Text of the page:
Food court in the shopping mall, Sao Jose dos Campos, Brazil. Note which hand the man in the orange shirt is using. The woman isn’t but, then again, she’s wearing a foot brace so maybe that accounts for her aberrant behavior? (Click for a larger version of image.)

Hold it right there!

Left hand, fork. Right hand, knife.

No switching.

Just cut and eat, cut and eat.

They’re doin’ it that way in Brazil, they do it that way in Poland, they do it all over the European continent and who knows how many other places where people eat with forks and knives.

So just where the heck did this silly “switch the fork to the right hand before eating” thing come in?

I learned that as a kid and, of course, you do what Mom and Dad and all your relatives do. So it’s some sort of cultural thing, right?

Is it like the Brits driving on the left which makes sense if you have a sword in your right hand and wanna slash that nasty, “I fart in your general direction” Frenchman. And because Napolean hated the English, he ordered his troops to “bear right” to throw off the Limeys.

Aha, strategy. I can see that. (Sneaky, too. Good call, shorty.)

Buttons on men’s and women’s clothing have a similar but, once you know it, understandable rationale. Men’s shirts have the button on the right because 1) most people are right-handed and 2) men therefore hold the button in their right hand to aim and push it through the hole.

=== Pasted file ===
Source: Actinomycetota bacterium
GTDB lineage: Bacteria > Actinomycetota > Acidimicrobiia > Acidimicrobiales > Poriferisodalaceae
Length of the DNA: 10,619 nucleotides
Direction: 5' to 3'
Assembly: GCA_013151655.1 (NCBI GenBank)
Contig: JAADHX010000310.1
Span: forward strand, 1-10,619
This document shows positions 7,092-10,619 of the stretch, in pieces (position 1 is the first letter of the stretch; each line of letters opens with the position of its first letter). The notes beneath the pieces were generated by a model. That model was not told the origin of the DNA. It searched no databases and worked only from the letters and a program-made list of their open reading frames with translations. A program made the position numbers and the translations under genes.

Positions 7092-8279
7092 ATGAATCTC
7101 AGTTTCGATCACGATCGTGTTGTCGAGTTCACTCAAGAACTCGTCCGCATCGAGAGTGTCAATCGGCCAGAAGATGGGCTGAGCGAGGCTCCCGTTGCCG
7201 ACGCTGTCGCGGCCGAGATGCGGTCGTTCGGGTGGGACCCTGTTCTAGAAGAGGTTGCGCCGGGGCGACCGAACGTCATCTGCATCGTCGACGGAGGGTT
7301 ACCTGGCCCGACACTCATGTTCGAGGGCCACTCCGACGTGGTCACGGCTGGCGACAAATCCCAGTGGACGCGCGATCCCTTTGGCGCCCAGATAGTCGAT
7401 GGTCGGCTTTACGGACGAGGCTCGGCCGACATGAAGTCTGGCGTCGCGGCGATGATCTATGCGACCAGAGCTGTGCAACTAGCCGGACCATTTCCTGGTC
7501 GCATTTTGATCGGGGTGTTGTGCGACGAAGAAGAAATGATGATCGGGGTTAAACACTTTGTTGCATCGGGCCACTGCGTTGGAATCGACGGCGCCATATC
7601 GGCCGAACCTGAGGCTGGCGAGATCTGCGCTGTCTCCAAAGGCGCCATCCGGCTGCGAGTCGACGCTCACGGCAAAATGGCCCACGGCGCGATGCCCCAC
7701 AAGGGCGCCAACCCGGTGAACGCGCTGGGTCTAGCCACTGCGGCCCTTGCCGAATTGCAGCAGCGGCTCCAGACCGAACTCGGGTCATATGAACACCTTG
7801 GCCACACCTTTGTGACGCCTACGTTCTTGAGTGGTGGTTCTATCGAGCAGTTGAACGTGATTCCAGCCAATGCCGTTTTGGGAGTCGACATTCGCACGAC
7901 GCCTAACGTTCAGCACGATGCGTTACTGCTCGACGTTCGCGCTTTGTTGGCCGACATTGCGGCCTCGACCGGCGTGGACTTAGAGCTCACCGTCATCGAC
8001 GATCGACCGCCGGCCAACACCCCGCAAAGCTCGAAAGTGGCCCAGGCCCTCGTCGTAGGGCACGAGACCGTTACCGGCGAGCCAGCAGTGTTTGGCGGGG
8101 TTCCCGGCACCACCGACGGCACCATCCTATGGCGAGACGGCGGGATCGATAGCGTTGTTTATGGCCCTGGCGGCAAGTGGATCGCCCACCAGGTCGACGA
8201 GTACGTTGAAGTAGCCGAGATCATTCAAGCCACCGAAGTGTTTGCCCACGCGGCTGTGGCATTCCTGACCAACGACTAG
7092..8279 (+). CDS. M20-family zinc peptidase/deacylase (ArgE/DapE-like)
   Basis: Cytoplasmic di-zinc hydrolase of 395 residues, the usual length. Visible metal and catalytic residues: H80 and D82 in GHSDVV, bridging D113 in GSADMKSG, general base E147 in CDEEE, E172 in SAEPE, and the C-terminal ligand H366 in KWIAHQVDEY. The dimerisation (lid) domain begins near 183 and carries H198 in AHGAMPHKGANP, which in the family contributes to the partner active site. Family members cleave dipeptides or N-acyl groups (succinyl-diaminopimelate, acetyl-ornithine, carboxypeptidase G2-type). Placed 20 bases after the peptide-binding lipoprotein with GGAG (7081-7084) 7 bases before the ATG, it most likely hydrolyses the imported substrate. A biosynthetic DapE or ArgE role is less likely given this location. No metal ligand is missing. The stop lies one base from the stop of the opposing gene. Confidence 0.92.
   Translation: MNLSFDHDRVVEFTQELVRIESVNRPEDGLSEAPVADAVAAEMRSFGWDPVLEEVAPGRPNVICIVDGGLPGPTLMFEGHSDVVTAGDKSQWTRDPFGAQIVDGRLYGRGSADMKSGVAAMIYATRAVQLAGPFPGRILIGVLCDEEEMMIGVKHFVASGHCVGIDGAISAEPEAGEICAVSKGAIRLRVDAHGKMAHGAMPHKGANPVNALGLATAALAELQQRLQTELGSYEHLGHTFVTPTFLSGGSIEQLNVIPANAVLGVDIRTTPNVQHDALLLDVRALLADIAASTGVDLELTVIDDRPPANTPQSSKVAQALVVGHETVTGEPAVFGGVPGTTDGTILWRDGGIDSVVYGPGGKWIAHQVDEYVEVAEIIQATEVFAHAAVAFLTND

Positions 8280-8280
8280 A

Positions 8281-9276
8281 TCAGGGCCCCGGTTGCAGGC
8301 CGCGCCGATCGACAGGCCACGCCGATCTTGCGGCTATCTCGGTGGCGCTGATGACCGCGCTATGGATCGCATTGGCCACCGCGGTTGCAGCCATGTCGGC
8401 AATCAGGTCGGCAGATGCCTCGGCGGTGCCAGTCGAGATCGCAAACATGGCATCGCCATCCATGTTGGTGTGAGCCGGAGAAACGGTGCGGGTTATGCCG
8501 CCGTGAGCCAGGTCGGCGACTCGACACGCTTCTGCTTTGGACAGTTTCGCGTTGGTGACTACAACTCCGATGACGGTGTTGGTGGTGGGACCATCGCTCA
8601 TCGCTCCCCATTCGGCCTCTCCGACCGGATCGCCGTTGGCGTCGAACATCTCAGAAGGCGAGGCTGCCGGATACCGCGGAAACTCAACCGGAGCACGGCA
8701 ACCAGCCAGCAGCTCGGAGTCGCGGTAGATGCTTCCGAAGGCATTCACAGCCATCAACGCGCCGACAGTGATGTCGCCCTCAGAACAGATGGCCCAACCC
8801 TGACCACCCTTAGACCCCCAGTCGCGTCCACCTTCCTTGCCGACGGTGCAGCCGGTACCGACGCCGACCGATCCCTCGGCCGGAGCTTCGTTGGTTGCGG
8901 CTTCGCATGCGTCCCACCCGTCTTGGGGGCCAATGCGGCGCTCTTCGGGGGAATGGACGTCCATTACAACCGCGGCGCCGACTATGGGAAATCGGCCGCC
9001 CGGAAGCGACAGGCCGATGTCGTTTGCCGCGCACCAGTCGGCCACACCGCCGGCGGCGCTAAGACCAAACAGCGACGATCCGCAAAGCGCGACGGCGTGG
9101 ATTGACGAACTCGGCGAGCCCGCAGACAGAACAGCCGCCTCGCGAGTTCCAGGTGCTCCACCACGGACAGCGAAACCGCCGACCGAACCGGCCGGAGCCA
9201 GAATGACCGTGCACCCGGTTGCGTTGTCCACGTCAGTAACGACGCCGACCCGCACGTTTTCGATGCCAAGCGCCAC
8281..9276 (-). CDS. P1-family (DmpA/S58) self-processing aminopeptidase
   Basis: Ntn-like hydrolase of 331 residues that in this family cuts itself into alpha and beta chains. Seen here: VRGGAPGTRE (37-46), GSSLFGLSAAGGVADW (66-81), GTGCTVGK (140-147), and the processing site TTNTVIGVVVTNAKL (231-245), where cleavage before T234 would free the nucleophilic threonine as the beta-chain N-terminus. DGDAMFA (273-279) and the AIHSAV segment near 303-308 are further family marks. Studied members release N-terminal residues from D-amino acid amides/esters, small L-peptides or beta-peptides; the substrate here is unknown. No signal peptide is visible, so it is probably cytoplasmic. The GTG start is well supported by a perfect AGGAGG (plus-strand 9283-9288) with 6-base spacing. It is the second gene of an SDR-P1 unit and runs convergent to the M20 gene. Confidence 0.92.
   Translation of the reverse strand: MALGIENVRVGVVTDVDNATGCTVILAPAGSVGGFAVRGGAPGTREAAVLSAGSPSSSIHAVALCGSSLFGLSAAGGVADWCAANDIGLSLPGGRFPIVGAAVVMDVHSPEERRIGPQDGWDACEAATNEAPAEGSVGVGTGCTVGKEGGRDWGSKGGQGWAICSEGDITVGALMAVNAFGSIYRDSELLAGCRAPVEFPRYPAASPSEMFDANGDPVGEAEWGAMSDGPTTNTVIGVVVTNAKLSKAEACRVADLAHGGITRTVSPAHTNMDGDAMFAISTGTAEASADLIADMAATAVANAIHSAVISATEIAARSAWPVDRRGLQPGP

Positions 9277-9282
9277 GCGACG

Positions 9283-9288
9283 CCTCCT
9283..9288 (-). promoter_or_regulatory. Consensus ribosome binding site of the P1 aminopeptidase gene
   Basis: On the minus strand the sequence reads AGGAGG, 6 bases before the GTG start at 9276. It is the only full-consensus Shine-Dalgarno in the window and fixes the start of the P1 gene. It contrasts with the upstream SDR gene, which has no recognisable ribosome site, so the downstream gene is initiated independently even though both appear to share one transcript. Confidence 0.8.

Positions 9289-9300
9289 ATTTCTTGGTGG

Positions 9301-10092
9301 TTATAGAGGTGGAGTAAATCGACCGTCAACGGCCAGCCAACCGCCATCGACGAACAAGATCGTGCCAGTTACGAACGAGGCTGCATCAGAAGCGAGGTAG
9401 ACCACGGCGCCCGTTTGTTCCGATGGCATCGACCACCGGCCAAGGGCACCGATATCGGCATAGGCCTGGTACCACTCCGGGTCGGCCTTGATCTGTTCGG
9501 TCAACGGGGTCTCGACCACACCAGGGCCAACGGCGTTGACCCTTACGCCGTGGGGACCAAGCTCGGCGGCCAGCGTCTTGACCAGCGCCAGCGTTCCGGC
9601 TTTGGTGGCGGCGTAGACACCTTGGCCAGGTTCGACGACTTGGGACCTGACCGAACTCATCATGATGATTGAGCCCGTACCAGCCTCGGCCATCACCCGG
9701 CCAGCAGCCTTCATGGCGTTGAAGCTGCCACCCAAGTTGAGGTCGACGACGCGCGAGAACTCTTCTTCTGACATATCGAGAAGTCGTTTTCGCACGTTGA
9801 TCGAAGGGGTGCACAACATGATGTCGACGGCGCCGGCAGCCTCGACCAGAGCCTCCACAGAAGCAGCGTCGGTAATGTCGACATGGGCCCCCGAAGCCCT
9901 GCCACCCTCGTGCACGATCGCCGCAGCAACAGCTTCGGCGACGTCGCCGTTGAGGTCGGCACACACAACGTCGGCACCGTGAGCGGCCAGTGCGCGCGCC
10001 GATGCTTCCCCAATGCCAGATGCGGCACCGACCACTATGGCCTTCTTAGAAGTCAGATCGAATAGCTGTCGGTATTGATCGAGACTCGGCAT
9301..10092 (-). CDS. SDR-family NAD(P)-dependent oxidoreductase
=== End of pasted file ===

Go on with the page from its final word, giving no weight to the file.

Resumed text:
Women’s clothing reverses that because, back when buttons were invented, the rich women who could afford clothes with buttons always had someone to dress them. So, the button is on the dresser’s right side, not the wearer’s. The dresser holds the button with her right hand and pushes it through the buttonhole of her lady’s garment.

I understand.

So, let’s go back to tableware.

When I set the table, I figure it out by thinking about which hand I was taught to use for the fork, my right, and to then put it on the wrong side. Then it’s right.

Who came up with this?

2 thoughts on “Two-handed Eating

  1. I concur, and I’ve done it for decades. I suspect that rationale for the switch is to slow down. I’d rather be efficient, at whatever speed I choose.

  2. The fork-hand doesn’t seem to be universal. I’m clumsy at scooping with the fork in my left hand so for peas, pastas and such, I want it in my right. But that delegates cutting to the left which doesn’t work well.

    At lunch I noticed several with the same arrangement but cutting OK. Maybe my new-found cutting hand (left) just needs practice?

    Interesting what you can find for entertainment when the TV has only five understandable channels to choose from, three of which are CNN.

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